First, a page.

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assignee=Noneclosed_at=<Date2021-06-12.09:27:42.438>created_at=<Date2021-06-07.19:13:36.770>labels= ['type-feature', 'library', '3.11']
title='Discrepancy between math.pow(0.0, -inf) and 0.0**-inf'updated_at=<Date2021-06-12.09:27:42.438>user='https://github.com/mdickinson'
For floats x and y, x ** y and math.pow(x, y) mostly agree. There are three points of difference:
if x is finite and negative and y is finite and non-integral, then x ** y returns a complex number, while math.pow(x, y) raises ValueError
for cases where x ** y raises ZeroDivisionError (for example, 0.0 ** -1.0), math.pow(x, y) raises ValueError instead
the special cases 0.0 ** -inf and (-0.0) ** -inf return inf, but the equivalent math.pow calls raise ValueError
That third discrepancy is a surprising one: in particular, it's the only case where math.pow does not follow IEEE 754 rules.
Note that the math.pow behaviour is not accidental. The special cases were based on C99 Annex F (and are documented to do so), but the standards themselves have evolved here. In chronological order:
IEEE 754-1985 did not cover transcendental functions, so has nothing to say on the topic of special values for pow.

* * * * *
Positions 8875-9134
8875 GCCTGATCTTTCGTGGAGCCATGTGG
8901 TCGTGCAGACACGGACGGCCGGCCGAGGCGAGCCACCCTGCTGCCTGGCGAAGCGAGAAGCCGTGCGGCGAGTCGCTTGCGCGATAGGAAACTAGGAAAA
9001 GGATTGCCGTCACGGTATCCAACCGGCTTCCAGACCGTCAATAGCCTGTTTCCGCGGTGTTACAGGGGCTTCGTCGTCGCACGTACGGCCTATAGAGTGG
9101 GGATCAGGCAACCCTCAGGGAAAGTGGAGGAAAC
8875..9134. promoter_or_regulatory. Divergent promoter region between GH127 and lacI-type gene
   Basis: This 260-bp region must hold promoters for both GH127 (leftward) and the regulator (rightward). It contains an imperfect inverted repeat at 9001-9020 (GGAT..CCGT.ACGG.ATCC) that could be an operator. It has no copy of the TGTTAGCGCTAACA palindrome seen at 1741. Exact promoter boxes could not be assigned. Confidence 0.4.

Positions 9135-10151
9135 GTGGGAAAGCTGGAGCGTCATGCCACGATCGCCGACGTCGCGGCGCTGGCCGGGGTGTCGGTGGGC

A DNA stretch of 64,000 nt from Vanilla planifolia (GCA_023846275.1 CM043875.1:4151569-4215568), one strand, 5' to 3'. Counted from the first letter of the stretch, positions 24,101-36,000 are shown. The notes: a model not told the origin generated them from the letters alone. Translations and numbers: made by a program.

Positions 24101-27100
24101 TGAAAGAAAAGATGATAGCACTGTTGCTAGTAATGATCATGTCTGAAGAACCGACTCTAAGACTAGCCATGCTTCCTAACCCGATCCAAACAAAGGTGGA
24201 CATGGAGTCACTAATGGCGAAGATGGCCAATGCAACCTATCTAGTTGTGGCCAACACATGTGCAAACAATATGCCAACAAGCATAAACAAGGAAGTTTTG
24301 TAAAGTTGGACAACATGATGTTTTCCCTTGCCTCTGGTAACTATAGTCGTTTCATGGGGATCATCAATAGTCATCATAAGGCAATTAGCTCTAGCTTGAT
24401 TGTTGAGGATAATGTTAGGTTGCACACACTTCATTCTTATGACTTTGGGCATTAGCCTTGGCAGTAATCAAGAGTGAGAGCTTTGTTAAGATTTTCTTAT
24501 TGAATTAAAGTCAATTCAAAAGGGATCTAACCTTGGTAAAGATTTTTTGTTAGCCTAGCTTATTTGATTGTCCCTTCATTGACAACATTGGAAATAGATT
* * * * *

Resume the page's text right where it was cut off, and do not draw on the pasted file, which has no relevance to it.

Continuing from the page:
C99 §F.9.4.4 implies that pow(0, -inf) should raise the "divide-by-zero" exception; the relevant clause covers pow(0, y) for any y satisfying y < 0 and y not an odd integer
IEEE 754-2008 §9.2.1 has an explicit clause specifying that pow(0, -inf) should be inf and that the operation does not raise any exception.
C11 §F.10.4.4 mentions the case pow(0, -inf) explicitly and now says "may raise the divide-by-zero floating-point exception". The "may" is significant: other clauses simply say "raises the "divide-by-zero" floating-point exception".
IEEE 754-2019 §9.2.1 is unchanged from IEEE 754-2008 for this particular special case.
Similarly, C17 is unchanged from C11 in this respect.
For Python 3.11, I propose changing the behaviour of math.pow in this corner case so that it returns inf instead of raising. This would make math.pow conformant with IEEE 754, consistent with C11 and later, and consistent with the built-in pow function.
What about math.pow(0.0, -1.0)? Should it return -inf or raise ZeroDivisionError?
Neither: it should raise ValueError, as it does now. This matches IEEE 754 along with the math module's mapping of IEEE 754 floating-point exceptions to Python exceptions.
And what about math.pow(-0.0, -inf)?
This should return inf, the same as math.pow(0.0, -inf). The relevant clauses of the C standard and IEEE 754 cover both these cases; I should have written math.pow(±0.0, -inf) throughout my previous message.